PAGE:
Gold hit its all-time high of Rs 32,758 per ten grams ahead of stong global cues ahead of the ECB meeting where the new bond-buying plans that could help contain the debt crisis will be announced.
But many investors are likely to turn their attention to US non-farm payrolls data due on Friday, with a weaker-than-expected number likely to bolster expectation of more quantitative easing by the Federal Reserve, probably later this month.
“There’s a lot of event risk in the market at the moment. People seem to be positioning for a relatively positive outcome from the ECB, and that’s probably why we are testing $1,700 right now,” said Nick Trevethan, senior metals strategist at ANZ in Singapore.
“If they come up with a clear and relatively detailed policy framework, we could see gold up another $10 or $15, or maybe more. If they are less clear than the market hopes, then prices could fall back. We see support around the $1,676 level.”
Other precious metals rose as gold rallied, with silver and platinum rising to their strongest levels since April. US Fed Chairman Ben Bernanke’s comment on the grave condition of the US labour market last week had prompted investors to buy gold as a hedge against inflation.
Sources told Reuters that the ECB was ready to waive seniority status on government bonds it buys under a new programme, which it is set to agree upon at Thursday’s Governing Council meeting.
“I think (the ECB) is going to buy sovereign bonds. But the market is a bit overbought already. Everyone is betting the QE3 is coming. I think the downside is limited even though a correction is coming,” said Ronald Leung, director of Lee Cheong Gold Dealers in Hong Kong.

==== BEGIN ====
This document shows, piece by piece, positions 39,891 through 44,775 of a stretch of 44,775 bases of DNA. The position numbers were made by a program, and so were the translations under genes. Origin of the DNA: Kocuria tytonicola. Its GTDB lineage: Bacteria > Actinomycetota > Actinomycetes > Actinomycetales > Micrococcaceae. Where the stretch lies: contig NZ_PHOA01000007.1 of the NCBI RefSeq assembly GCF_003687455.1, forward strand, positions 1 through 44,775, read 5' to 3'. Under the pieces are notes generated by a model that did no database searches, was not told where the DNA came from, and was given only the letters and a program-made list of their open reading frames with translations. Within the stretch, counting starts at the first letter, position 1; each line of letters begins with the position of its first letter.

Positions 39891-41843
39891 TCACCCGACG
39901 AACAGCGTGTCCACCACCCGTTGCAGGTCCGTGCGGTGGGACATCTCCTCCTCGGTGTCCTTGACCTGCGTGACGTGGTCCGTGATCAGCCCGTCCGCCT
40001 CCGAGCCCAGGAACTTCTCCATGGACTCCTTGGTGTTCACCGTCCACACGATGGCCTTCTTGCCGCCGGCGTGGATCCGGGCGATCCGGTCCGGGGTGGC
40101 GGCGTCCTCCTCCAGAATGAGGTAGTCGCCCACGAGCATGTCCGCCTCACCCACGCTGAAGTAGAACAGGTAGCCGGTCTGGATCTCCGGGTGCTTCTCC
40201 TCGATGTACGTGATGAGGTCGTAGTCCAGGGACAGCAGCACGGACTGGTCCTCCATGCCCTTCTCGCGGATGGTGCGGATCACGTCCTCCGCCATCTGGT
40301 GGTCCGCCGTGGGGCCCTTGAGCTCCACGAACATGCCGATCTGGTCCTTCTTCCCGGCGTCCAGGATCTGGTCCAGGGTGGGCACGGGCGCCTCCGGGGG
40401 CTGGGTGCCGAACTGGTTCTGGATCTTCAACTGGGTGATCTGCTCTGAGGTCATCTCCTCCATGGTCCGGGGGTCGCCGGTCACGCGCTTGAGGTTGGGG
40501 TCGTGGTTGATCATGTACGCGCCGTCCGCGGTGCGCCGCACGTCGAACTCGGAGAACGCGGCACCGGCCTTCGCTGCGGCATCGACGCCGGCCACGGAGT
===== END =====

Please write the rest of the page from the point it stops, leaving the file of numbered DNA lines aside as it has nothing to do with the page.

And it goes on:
“It’s all very quiet in the physical market,” said Leung, adding that gold was likely to find support at $1,670-$1,680.
Gold, typically a safe-haven asset, has often tracked the fortunes of the euro and stocks, with speculators selling the metal for cash to cover losses in other markets as the eurozone debt crisis caused turbulence in financial markets.
The metal has risen on talk that the ECB will launch a programme of purchasing Italian and Spanish bonds, with other steps aimed at lowering borrowing costs for debt-saddled countries.
Stocks edged higher on Thursday and the euro held on to the previous session’s gains on hopes that the ECB would unveil new tactics to curb surging borrowing costs in indebted eurozone states.
But thin trading suggested that some gold investors had expected the ECB to announce the new buying programme, while selling persisted in the physical market ahead of the payrolls data and as bullion prices held near highs.
The first two rounds of US quantitative easing have lifted gold prices, which have doubled in the last four years. The Fed’s next policy meeting is scheduled for next week, but the US jobs report on Friday could affect the decision.
“Physical selling is still there, and Thailand is the most active seller,” said a physical dealer in Singapore. “We are also seeing gold bars coming from Indonesia.”